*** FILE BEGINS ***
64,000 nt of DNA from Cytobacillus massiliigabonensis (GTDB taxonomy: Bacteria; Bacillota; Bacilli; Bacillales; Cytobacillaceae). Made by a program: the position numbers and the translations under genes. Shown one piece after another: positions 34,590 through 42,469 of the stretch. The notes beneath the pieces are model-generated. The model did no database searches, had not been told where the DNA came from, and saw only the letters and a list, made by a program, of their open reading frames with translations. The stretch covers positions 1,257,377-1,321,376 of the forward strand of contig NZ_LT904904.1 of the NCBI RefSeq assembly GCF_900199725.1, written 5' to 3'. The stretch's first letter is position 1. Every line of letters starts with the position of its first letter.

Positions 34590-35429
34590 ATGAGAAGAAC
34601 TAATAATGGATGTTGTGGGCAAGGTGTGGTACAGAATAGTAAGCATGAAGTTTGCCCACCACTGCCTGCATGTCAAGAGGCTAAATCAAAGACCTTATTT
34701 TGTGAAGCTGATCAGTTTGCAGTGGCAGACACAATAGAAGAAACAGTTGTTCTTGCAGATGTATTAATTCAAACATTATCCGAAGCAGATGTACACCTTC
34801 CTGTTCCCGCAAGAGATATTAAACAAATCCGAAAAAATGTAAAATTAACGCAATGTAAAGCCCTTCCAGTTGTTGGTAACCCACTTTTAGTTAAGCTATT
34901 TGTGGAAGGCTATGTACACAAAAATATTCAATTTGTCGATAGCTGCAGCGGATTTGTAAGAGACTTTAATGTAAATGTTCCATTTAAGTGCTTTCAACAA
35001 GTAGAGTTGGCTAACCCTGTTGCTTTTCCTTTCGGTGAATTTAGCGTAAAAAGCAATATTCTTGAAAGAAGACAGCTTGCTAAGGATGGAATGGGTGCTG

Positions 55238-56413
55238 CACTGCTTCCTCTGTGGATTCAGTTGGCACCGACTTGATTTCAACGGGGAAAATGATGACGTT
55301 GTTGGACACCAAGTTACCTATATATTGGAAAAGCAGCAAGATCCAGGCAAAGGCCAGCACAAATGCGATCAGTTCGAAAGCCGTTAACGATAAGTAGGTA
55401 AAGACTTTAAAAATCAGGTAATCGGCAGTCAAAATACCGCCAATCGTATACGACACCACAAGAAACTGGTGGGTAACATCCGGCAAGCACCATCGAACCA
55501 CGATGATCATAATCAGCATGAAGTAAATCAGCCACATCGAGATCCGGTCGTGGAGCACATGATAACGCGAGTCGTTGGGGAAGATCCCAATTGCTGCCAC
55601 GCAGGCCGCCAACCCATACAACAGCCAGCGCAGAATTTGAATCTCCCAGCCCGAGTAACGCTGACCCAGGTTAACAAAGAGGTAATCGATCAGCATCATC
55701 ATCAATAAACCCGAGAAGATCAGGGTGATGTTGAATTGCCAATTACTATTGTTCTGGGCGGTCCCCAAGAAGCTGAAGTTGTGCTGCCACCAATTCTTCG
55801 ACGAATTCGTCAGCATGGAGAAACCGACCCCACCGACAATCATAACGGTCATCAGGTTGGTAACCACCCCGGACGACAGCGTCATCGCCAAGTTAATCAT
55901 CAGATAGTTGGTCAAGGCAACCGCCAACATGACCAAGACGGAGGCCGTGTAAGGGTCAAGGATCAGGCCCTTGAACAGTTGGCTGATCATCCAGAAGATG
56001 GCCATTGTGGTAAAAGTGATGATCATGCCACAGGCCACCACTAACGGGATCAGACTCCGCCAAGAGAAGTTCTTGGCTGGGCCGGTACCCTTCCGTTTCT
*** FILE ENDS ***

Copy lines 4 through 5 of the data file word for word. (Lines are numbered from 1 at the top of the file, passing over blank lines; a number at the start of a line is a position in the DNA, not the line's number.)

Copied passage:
34601 TAATAATGGATGTTGTGGGCAAGGTGTGGTACAGAATAGTAAGCATGAAGTTTGCCCACCACTGCCTGCATGTCAAGAGGCTAAATCAAAGACCTTATTT
34701 TGTGAAGCTGATCAGTTTGCAGTGGCAGACACAATAGAAGAAACAGTTGTTCTTGCAGATGTATTAATTCAAACATTATCCGAAGCAGATGTACACCTTC